Keeping with the above pattern of asking oneself questions to evaluate their potential investment, here are seven questions to ask in regards to market conditions:
- Is the actual product or service the token(s) pertain to targeting a viable and healthy industry, or is there no room for capitalization?
- Does the product or service the token(s) pertain to address a need in the current market?
- If the product or service the token(s) pertain to does not launch to market within two years, will the market conditions be more or less favorable?
- Based on market trends and the regulatory environment, will the product or service the token(s) pertain to be more or less valuable in the future?
- How saturated with competing blockchain startups is the target market for the product or service the token(s) pertain to?
- Is the token intended to appreciate in value based on the final purpose of the application?
Last but not least, it seems like an obvious one, but you have to look at the business or startup itself to determine if an investment has any chance to generate returns. I feel that most people look at a business in the context of the market like we did above, but we have already discussed that. In this case, when I refer to the business, I mean that I want to analyze the team behind the product or service itself. When an ICO piques my interest, the first thing I do is go to their website and see if they have a “Team” page. I want to know who is going to be responsible for driving this business forward and gauge their likelihood of success. You’re not just investing in a business or a token, you’re investing in the team that is creating those things. People forget, 75% of venture-backed startups fail (Harvard Business School study 2017), and these companies issuing ICO’s and token sales are no different in those odds. The only thing that has changed in this equation is now the access to investors is massive, these startups do not always have to go for venture capital and forfeit equity in their company, they can sell you, an individual, tokens and generate capital. In a way, you are acting as a venture capitalist, you’re investing in a small startup hoping that they token that they have created will accrue in value as they grow, just like equity as a company grows. Do you think venture capitalists buy into any company without researching the team who is responsible for spending their money? No bloody way; so why in the world would you? I encourage you to look at each startups’ “Team” page before you even consider buying one token, and at the very least, go on LinkedIn and search the CEO, CFO, and CIO to see what they have done in their careers to earn your trust in this venture, trust in the form of your money! What should you look for?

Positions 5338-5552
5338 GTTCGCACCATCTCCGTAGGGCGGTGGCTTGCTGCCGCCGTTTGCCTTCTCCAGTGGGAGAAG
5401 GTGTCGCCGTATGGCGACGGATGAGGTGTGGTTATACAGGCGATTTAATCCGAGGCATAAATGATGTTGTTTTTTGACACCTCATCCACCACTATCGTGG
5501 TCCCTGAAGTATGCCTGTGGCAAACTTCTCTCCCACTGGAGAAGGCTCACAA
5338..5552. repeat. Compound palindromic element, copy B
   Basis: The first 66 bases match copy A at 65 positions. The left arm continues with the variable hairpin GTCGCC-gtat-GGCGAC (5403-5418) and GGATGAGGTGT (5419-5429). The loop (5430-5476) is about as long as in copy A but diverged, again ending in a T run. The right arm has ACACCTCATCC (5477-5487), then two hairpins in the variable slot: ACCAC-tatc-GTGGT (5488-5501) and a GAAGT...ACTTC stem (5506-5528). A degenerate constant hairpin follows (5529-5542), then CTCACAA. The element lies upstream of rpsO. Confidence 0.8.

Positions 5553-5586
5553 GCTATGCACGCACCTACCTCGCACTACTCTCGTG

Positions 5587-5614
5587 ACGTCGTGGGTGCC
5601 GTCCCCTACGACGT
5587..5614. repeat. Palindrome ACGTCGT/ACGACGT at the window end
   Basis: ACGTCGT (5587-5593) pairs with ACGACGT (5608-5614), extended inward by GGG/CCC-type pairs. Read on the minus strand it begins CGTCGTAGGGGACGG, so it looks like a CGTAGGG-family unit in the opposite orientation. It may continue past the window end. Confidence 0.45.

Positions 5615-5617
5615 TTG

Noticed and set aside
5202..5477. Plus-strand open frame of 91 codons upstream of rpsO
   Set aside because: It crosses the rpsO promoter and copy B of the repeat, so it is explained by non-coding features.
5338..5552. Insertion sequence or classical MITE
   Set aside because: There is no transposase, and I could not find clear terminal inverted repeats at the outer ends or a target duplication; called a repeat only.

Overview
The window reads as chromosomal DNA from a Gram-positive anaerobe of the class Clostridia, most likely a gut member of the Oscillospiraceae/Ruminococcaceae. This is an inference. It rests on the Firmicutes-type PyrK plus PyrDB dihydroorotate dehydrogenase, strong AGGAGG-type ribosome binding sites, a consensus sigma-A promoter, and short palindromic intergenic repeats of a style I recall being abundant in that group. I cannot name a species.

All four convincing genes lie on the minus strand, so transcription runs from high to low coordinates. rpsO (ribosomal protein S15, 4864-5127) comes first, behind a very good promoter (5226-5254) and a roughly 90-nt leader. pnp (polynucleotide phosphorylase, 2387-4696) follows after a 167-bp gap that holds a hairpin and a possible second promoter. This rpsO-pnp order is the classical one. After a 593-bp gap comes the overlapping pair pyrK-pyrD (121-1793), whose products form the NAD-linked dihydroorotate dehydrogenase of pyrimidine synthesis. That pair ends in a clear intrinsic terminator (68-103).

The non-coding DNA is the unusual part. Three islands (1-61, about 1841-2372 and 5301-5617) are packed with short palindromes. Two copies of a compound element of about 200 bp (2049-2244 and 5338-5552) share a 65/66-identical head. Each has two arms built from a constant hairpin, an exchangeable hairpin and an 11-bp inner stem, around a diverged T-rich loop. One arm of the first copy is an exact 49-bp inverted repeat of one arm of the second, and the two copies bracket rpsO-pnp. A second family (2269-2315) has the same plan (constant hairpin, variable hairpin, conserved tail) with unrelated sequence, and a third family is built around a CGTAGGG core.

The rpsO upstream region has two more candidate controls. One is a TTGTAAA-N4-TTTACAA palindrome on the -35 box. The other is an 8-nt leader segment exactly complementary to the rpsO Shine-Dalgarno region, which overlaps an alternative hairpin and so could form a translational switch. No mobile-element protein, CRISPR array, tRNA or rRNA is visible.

Personally, I want to know the following:
- Has the leadership team on this startup built a company before? Have they been successful or not?
- Do they have relevant industry experience?
- How much of a presence do they have on social media and are there complaints against them on these networks?
- Are they affiliated with any big name companies or industry leaders? i.e. Microsoft and Google, or Bill Gates and Jeff Bezos
- Do the team members’ skills and experiences complement one another to cover the bases of a business (finance, technology, compliance, etc.)?